A church in Carrizo Springs.

Other landmarks include Indian Battle, which was the home of Henry Coleman, and Asher House located in Asherton. Since the late 1800's and the early 1900's Carrizo Springs has changed dramatically. There are now numerous churches to serve the growing population in the county. The Dimmit County weekly newspaper, The Javelin, has evolved since it was established in the 1880's. Carrizo Springs has five school campuses. There are also two banks in the town, First National and Camino Real. Farming and ranching play a smaller role in the economic structure of Carrizo Springs than they did in the early years. Many of the communities that were established because of the growth and development of Carrizo Springs are now mere settlements, some barely more than ghost towns. A good example is Brundage, which once supported a railway station, hotel, mercantile, café, and later a gas station now has only a handful of crude homes.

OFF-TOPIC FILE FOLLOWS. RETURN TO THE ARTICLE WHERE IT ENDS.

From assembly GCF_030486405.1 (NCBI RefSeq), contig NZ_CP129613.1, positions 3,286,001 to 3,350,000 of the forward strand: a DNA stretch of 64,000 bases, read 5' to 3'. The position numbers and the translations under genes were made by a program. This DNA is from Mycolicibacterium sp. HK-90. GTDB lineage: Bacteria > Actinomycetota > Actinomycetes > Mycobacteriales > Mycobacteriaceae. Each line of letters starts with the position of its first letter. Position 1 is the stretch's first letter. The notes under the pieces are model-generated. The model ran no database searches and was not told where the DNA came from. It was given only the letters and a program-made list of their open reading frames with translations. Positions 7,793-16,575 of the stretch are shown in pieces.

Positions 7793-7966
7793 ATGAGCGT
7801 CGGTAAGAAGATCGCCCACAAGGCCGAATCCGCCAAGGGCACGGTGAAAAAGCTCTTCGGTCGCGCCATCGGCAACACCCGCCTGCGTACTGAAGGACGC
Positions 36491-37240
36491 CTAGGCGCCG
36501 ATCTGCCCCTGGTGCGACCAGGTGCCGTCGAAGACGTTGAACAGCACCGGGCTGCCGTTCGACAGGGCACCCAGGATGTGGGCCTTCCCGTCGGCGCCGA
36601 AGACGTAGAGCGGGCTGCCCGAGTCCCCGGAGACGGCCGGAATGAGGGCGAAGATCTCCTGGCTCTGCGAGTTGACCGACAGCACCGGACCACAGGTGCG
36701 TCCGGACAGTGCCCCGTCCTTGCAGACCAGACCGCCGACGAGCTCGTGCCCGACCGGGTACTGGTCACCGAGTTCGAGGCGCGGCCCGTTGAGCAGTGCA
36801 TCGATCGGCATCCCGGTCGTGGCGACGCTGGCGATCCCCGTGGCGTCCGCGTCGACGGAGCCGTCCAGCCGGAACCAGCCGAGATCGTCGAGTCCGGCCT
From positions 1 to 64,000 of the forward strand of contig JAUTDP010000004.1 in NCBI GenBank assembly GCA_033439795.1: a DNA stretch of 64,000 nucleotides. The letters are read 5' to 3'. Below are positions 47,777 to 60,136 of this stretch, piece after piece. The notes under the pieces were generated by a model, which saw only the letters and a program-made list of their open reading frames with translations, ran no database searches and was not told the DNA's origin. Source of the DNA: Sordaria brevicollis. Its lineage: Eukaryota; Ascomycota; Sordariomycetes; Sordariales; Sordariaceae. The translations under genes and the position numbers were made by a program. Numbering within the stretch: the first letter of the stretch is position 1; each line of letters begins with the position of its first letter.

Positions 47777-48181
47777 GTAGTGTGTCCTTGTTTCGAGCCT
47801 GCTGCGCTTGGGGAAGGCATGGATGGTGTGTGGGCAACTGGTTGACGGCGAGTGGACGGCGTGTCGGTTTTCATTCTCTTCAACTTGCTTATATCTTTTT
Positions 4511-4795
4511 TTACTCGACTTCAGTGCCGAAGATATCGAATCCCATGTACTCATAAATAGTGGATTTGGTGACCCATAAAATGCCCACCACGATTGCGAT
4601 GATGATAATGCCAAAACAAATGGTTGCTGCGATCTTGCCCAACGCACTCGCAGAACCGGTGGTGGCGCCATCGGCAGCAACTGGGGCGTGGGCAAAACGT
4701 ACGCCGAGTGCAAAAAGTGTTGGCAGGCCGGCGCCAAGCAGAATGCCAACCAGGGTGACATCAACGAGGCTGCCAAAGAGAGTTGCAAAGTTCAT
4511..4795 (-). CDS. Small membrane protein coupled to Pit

In conclusion, Dimmit County was established by the churches and schools that the first settlers built. Later, banks and stores were established near watering holes. That is how Carrizo Springs was established, and because of its development, other towns were founded. Today farming and ranching are not the main contributors to the economy, but are still significant. It is hard to believe that Carrizo Springs was not established that long ago, just over a hundred years, and although the economic structure is not exactly the same the source is the same, the land. Cattle ranching, although still in practice, has been expanded into, and in many cases taken over by, wildlife ranching. Located in prime hunting country, many ranchers have either added wildlife management to their ranching practices, or in some cases replaced raising cattle with raising deer. As well, the value of land in the area has increased as a direct result of the boom in the hunting industry.